I'd crossed a lot of lines over the years, but one line I'd never crossed until tonight had been I didn't have sex just to feed. I didn't have sex with strangers. Byron and Requiem were strangers. I'd known them for two weeks, give or take. I had f**ked them because Jean-Claude needed me to feed.
Requiem had moved to one side of the backseat, so he was close enough to see my face and to watch Graham still twitching on the front seat, but not close enough so I could touch him easily. "You had a flashback, didn't you?"
I nodded, still staring at the werewolf in my front seat.
"Has that ever happened before?"
"Only after Asher rolled me completely with his mind, and we all had sex." I didn't look at him as I spoke, I watched Graham's body begin to grow quiet.
"But Asher was not involved tonight."
"No," I said, "he wasn't." My voice sounded very even, very neutral, empty. Empty, just like I felt.
"Did you know that you could send that memory into someone else?"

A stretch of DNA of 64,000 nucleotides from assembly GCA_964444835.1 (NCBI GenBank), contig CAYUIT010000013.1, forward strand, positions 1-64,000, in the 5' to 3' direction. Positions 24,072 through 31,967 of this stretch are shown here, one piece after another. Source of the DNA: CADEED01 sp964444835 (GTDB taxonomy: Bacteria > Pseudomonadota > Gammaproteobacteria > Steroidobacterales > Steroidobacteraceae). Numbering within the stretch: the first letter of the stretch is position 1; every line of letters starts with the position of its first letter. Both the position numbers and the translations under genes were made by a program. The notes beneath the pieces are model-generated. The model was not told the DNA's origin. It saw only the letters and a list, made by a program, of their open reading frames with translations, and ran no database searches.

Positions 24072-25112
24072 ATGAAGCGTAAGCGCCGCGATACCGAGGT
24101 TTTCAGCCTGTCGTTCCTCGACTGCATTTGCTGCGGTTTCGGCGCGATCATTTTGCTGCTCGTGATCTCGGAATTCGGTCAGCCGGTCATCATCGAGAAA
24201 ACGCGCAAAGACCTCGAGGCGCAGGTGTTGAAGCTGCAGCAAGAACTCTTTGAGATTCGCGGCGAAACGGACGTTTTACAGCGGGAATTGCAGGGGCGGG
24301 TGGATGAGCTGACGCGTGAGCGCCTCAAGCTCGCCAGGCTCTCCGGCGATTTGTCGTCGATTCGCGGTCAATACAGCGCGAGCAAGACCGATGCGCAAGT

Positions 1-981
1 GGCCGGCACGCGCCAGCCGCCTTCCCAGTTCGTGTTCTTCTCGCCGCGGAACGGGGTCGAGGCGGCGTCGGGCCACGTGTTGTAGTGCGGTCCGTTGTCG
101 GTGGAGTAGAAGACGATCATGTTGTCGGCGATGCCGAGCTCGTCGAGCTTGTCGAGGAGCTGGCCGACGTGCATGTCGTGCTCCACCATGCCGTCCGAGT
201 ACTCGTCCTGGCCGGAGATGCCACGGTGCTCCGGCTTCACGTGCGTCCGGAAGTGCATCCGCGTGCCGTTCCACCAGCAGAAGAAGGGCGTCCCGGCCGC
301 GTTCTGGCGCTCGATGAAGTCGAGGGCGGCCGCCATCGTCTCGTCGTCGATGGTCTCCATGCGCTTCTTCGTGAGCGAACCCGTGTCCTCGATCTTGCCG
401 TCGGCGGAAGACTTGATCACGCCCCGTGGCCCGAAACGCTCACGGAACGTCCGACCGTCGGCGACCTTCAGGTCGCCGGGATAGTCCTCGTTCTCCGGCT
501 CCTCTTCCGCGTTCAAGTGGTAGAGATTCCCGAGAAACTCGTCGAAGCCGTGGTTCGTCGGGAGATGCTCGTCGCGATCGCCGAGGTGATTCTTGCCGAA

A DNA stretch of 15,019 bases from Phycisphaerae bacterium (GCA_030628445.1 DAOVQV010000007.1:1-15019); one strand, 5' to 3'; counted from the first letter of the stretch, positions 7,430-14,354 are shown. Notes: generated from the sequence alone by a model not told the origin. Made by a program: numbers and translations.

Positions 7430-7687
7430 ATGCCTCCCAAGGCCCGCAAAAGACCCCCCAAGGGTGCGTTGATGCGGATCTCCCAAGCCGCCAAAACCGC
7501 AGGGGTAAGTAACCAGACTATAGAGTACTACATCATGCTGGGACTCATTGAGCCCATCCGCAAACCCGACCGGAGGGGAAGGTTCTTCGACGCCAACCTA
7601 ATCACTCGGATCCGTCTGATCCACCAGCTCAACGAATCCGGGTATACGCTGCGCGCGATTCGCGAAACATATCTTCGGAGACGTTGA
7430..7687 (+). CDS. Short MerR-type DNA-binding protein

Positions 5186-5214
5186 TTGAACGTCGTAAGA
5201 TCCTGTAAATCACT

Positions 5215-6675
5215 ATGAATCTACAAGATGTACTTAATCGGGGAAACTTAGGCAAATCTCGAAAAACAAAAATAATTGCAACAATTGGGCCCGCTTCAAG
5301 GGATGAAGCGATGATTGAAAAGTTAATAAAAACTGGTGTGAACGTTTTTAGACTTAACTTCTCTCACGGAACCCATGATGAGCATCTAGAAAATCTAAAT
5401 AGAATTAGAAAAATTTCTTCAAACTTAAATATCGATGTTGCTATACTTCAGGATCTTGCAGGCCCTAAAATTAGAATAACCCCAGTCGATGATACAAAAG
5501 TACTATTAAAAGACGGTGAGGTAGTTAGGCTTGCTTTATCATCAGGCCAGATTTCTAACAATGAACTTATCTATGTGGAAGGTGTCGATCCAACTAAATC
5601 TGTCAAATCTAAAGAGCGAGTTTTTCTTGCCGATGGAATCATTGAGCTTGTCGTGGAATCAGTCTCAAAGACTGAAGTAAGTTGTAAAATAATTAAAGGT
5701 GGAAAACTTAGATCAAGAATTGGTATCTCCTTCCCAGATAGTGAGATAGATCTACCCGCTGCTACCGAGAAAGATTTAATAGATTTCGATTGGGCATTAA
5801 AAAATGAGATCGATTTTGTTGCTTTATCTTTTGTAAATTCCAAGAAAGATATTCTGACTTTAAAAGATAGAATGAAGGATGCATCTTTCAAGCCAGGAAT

"No," I said.
Graham's eyes were fluttering, like butterflies trying to open, but not able to do it. He looked boneless, as if he could have slid into the floorboard, if his body had been a little less solid.
"You spilled it into him, then watched him writhe. How did it make you feel?"
I shook my head. "Nothing, just glad for once that it wasn't me twisting in the seat."
He moved to lean against the back of Graham's seat, a little closer to me. "Is that true? Is that really how you feel about it?"
I moved my whole head to meet his eyes, as if a glance wasn't enough. I let him see how dead my eyes felt, how empty I was inside. "You're a master vamp, can't you smell it if I'm lying?"
He licked his lips like he was nervous. "The last vampire I knew that could do what you just did, did it on purpose. She would recall a memory of pleasure, and she would pick someone to give it to. It could be a reward, and it was, but it could also be punishment. Sometimes she would choose someone who did not wish to feel such pleasures, and she would force them to experience it."
"A kind of rape," I said.
"You're talking about Belle Morte, aren't you?"
He nodded, again.
"She enjoyed watching them writhe, especially if they didn't want to do it," I said.